Newsday printed a story recently blasting a firm competing with the newspaper’s owners over the opposing business’ political spending without disclosing campaign donations made by the paper’s parent company—a new low.
Long Island’s lone daily wrote of nonprofit Cause of Action’s report on Forest City Enterprises gifts to politicians but did not mention the millions given to lawmakers by the Dolan family that owns Cablevision Systems Corp., which owns Newsday. The Dolans also own The Madison Square Garden Co., which is a finalist versus Forest City in a bid to renovate Nassau Coliseum—a deal potentially worth millions.
“It is an error, and highly suspect,” Jaci Clement, executive director of Bethpage-based Fair Media Council, a local media watchdog group, said of the omission in the Aug. 7 article titled “Forest City’s political spending.”
Newsday noted in the piece that Forest City hasn’t donated to the re-election campaign of Nassau County Executive Ed Mangano, who will decide Thursday which company he wants to renovate the aging Uniondale arena. But, it didn’t mention in that same story that Cablevision’s political action committee has donated thousands to Mangano, a Republican.
Cablevision has also donated tens of thousands to Tom Suozzi, the Democratic former county executive seeking a rematch against Mangano, who unseated Suozzi four years ago, and would have a say in the coliseum redevelopment if he wins. Newsday did note Cablevision’s donations to both candidates in another story earlier last month—although the paper’s link to their parent company’s owners was only mentioned in an editor’s note at the end of the story.
Paul Fleishman, spokesman for Newsday, said: “We stand behind our coverage.”
Forest City declined to comment on the omission. A company spokesman told Newsday in the story that the findings in the report were “baseless and absurd.”
The report found that Forrest City spent $23 million on political contributions and lobbying over the past decade helped the company garner $2.6 billion in government subsidies and financial benefits, which made up 23 percent of their revenue for the same time period. The report released last week was the first of a three-part series.
Cablevision’s PAC has donated $3.2 million to dozens of New York State, Nassau and Suffolk county as well as town-level lawmakers over the past decade, according to the New York State elections board. That’s not including donations made by individual Cablevision executives.
Desmond Ryan, executive director of the Association for a Better Long Island, suggested such omissions are par for the course when corporations wield their media assets as weapons in high-stakes battles to sway public opinion.
“Some people may find it shocking that that amount of money is being spent, but taking into consideration what’s done on a statewide and a national basis, it’s basically a cost of doing business,” he said. “In this age of transparency…all parties involved in the process are responsible for disclosing their campaign contributions and depending on what media outlet, [it] can get extremely subjective.”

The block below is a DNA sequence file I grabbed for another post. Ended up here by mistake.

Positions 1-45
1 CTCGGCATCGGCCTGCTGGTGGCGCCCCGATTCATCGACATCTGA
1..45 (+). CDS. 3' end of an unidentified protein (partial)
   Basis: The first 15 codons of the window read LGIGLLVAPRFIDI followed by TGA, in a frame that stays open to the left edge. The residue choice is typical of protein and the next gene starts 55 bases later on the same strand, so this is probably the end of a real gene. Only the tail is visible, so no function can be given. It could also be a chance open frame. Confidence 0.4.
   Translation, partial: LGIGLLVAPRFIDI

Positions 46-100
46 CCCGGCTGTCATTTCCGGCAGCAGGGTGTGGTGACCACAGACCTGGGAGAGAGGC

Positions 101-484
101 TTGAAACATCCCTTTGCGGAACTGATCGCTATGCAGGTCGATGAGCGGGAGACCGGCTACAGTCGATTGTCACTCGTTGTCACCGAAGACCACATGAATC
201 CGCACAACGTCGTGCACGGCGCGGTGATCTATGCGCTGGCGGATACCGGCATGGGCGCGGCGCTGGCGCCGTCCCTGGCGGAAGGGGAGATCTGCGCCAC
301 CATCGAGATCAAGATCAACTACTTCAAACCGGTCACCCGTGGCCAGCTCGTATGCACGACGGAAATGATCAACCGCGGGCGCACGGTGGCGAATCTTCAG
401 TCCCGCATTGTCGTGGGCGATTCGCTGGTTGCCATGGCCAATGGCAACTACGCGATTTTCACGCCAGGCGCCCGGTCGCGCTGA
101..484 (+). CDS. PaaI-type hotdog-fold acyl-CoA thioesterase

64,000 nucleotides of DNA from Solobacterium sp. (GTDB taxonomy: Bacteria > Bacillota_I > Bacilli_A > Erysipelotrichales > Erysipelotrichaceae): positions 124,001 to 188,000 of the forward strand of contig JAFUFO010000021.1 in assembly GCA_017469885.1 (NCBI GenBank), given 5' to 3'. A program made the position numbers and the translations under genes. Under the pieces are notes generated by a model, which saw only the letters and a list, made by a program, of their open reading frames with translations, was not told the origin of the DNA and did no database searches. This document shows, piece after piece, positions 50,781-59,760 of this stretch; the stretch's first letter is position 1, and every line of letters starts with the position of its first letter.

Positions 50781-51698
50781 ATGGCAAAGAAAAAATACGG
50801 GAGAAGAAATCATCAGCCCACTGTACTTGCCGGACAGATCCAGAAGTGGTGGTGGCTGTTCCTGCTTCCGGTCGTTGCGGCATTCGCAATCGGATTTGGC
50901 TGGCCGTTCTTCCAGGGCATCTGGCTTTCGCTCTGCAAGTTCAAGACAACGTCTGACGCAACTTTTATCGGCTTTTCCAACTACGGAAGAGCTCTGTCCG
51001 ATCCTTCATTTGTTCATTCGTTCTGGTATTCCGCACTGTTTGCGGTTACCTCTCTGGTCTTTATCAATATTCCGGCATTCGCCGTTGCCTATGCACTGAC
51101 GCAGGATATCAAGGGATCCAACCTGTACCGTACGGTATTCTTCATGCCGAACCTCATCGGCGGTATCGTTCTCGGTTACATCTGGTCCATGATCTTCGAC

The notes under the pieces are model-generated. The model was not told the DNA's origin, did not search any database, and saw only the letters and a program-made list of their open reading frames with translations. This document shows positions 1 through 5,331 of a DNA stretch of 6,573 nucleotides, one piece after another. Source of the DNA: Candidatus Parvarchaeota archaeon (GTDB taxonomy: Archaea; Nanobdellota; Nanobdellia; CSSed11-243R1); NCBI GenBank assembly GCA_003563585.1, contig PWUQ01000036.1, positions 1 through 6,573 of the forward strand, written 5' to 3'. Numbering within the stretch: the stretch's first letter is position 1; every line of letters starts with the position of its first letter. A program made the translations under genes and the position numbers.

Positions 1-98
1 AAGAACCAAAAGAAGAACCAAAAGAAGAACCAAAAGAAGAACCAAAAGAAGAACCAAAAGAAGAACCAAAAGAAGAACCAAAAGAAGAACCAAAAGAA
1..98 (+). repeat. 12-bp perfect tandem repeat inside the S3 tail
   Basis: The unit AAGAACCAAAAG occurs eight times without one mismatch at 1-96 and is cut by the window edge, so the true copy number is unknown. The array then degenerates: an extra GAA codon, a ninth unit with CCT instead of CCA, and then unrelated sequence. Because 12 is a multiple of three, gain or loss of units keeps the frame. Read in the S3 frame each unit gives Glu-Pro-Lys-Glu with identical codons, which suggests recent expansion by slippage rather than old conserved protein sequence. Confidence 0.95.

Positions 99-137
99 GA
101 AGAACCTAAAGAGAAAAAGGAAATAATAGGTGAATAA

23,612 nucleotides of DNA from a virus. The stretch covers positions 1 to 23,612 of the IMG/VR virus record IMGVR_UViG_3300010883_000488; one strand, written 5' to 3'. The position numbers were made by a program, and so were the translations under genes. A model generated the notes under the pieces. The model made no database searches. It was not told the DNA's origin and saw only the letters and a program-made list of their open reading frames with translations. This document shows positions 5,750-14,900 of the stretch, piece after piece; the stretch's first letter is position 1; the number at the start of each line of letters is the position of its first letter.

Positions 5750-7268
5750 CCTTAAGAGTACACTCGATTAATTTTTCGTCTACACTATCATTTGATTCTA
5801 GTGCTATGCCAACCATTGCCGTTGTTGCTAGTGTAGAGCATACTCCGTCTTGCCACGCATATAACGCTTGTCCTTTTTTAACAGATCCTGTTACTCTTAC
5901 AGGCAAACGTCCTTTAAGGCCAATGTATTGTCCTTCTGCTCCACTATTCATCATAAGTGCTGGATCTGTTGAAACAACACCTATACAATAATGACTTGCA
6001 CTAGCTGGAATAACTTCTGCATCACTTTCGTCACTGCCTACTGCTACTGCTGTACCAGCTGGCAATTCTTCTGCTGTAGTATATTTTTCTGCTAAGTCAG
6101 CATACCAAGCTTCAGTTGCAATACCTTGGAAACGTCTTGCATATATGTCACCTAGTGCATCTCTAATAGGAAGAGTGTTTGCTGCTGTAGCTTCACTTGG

Kevin Schultz, a blogger for Islanders Point Blank—an online outlet posting regular updates on the coliseum decision and its impact on the hockey team they cover ahead of their move to Brooklyn in 2015—first reported the omission, but shrugged it off.
“To provide balanced coverage, here is a side-by-side of the two companies’ campaign contributions,” he wrote before citing a line in the Newsday story reporting Forest City donated in districts where it was developing real estate projects.
He then compared that figure with Cablevision’s campaign donations pulled from New York and New Jersey state election board websites as well as Open Secrets, a political transparency website.
“I think they should have mentioned the other side, but I can see how it got skipped,” Schultz told the Press, conceding that he has become jaded to corporate political spending.
“Either way, Nassau will choose a company that gets subsidies and contributes money to political campaigns,” he wrote in the post. “But there will at least be a much-needed renovation of the coliseum and the promise of a revitalized hub. You can’t have one without the other in today’s world.”
Clement, the local media watchdog, was less forgiving.
“The whole product clearly screams who the owner is, and that it’s meant to be little more than a marketing vehicle for what it has to sell,” she said of Newsday‘s coverage since Cablevision took over. “And that may include seats at Nassau Coliseum.”